Fusion 360 Calibrating 1:1 Prints

The print dialogue in Fusion is relatively simple, you hit print, it sends your drawing to the printer, magic!

What may not be obvious, is what happens behind the scenes, and how the drawing is scaled.

Here’s how printing from Fusion 360 desktop client works.

  • Fusion 360 prints 1:1 when the paper size of the drawing and the printer match (i.e., A4 Sheet to A4 printer = 1:1)
  • Fusion 360 scales down sheets that have a mismatch (i.e., A3 sheet to A4 printer = scaled to fit)
  • Printing setup & scaling is based on the Operating System (Windows or Mac) default settings for your printer. Some printers are better than others at getting this scaling right.

For optimal 1:1 prints, the printer’s default settings need to be set up to allow for 1:1 prints. Some drawing borders have geometry that crosses into the print margins, and in some instances the printer will scale the drawing down to fit the printable area. In this instance the printer setup needs to be changed to accommodate this. Setup can vary from one printer or manufacturer to another.

Option 2

Publishing a PDF and printing the PDF is also a good workflow.

Option 3

A third option for printing, is to print from the web (Fusion Team). In this example, I’m going to do a test print to my tiny A7 thermal printer.

From the File Menu, click “View details on Web”.

Click on the drawing thumbnail, the “Viewables” will be generated.

Now click on the Print icon and hit “Print” on the preview.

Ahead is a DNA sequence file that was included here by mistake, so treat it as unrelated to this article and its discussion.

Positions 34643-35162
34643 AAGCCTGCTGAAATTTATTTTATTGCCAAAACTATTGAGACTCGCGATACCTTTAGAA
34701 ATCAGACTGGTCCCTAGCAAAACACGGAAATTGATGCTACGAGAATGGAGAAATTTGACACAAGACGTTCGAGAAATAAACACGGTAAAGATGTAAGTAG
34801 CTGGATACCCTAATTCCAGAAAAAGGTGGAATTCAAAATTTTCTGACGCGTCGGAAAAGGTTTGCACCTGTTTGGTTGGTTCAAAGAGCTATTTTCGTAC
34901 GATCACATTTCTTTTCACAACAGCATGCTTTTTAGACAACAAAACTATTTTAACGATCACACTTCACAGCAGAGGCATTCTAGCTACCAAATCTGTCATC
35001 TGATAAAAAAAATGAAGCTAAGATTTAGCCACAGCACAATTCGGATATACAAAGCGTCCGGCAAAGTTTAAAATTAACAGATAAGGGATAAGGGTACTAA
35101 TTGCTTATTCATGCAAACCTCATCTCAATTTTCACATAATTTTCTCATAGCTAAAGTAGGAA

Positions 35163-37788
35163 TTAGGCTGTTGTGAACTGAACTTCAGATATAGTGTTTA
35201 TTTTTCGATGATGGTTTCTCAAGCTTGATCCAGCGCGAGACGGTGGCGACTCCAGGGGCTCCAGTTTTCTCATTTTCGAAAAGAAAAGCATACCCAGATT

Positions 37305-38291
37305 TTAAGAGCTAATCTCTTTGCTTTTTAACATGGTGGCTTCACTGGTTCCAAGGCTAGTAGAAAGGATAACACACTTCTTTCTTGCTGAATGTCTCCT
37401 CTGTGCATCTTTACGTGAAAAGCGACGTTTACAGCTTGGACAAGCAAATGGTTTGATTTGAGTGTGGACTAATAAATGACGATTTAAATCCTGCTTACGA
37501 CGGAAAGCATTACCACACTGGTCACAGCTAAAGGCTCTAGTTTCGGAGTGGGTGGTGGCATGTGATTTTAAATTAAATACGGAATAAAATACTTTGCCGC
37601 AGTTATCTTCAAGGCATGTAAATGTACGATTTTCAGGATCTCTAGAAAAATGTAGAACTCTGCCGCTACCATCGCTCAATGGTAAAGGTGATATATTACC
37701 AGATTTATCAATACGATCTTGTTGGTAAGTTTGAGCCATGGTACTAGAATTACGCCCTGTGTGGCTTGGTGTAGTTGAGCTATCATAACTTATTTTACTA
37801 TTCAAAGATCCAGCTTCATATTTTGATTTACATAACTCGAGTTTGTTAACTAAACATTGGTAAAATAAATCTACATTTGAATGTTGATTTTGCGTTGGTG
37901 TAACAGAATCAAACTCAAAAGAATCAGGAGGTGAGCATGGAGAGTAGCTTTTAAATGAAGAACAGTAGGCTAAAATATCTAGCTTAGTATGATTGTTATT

Choose the printer, paper size and scale. Note that my scale is 64 (more on that coming up).

This will print to the selected printer at the scale selected.

How did I get my print to scale?

I mentioned at the top of this post that I was printing on my A7 thermal printer, it’s a tiny hand held printer. I figured that if I could get this to print 1:1, any printer should work!

My first print was set to a scale of 1:1, I set the “Pages” to “Custom” and “1” as shown above, which means that I would only print 1 page. This first print when measured, showed a value of 39 mm for a known value of 25 mm.

To get the second print right, I took 25 mm divided it by 39 mm which gave me my scale of 64.

25/39 = 0.641

Below are my results.

Some notes:

I chose to use this A7 printer for a few reasons, one of them is that there are no settings for it in Windows, it defaults to a page size of A4>A7, essentially shrinking anything down to fit. There are no controls over the margins or print area. The web client print settings let me override the defaults. You may have noticed that my drawing view crosses over the border, this was to ensure that I got as much of the view onto the tiny A7 page

A72.9 x 4.1 inches74 x 105 millimeters

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